Inpatient admissions and emergency department visits are still well below pre-pandemic levels—and patients who are coming into the hospital are staying longer, driving up costs. Even as demand slowly rebounds, providers have been limited by worker shortages that have led to double-digit percentage increases in labor expenses.
These headwinds have fueled a perfect storm that will dent hospitals’ financial performance for at least two years, providers said. While health systems will fare differently based on their size and business diversification, organizations of all types will continue to retool their revenue streams and staffing strategies.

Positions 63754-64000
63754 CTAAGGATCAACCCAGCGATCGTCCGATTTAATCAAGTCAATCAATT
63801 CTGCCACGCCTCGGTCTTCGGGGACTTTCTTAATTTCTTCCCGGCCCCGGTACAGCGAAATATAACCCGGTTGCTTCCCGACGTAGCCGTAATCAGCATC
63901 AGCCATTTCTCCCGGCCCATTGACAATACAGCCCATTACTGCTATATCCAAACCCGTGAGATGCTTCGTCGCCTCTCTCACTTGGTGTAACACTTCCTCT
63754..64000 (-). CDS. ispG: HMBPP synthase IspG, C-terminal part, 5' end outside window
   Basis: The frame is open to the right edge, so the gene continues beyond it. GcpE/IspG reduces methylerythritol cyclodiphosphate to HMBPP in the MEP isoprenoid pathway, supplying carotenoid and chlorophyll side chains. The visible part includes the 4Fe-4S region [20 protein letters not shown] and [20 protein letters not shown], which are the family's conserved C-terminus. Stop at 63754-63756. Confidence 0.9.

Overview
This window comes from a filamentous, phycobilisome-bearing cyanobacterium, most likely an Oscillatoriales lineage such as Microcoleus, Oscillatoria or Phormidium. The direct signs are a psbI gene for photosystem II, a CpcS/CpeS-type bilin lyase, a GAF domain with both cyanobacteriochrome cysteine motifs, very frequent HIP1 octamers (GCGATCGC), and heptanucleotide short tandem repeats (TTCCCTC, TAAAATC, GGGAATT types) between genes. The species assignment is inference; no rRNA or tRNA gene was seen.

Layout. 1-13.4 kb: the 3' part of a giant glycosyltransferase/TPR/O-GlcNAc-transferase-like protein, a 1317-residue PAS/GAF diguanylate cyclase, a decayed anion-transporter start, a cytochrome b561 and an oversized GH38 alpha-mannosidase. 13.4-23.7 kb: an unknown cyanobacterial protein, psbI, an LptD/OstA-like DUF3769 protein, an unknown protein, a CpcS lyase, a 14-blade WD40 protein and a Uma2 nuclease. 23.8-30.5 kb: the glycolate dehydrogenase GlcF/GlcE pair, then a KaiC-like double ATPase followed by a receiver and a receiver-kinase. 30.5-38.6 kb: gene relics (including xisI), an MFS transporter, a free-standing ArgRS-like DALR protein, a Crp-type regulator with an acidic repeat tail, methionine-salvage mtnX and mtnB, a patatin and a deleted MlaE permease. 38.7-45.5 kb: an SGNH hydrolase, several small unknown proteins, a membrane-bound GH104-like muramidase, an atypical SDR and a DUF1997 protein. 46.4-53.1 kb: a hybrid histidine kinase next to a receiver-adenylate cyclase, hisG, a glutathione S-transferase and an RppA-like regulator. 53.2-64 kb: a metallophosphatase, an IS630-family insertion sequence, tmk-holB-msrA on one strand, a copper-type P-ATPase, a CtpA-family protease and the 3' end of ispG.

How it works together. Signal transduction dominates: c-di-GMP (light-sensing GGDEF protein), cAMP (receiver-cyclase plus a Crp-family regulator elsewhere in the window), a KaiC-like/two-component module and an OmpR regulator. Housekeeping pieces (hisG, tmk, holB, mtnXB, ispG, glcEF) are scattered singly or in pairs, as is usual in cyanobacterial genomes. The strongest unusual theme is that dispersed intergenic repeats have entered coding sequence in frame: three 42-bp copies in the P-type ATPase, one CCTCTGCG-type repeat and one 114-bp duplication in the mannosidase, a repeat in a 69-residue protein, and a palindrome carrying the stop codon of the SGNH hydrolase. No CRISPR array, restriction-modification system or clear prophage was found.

“If you add the challenges of the COVID-19 pandemic with the macroeconomic challenges of the world, it will take at least a couple of years for the healthcare industry to stabilize and turn around,” said Dr. Luis Garcia, president of the clinic division of Sanford Health, a not-for-profit integrated system. “We’ll be dealing with these challenges for years to come—a lot of what we are seeing right now has become the new normal.”
Nationally, at the end of March, inpatient admissions were 15% lower than they were in March 2019, and ED visits were down 17%, according to Collective Medical data from more than 1,000 hospitals in nine states across the country provided by Glenn Melnick, a health policy and economics professor at the University of Southern California.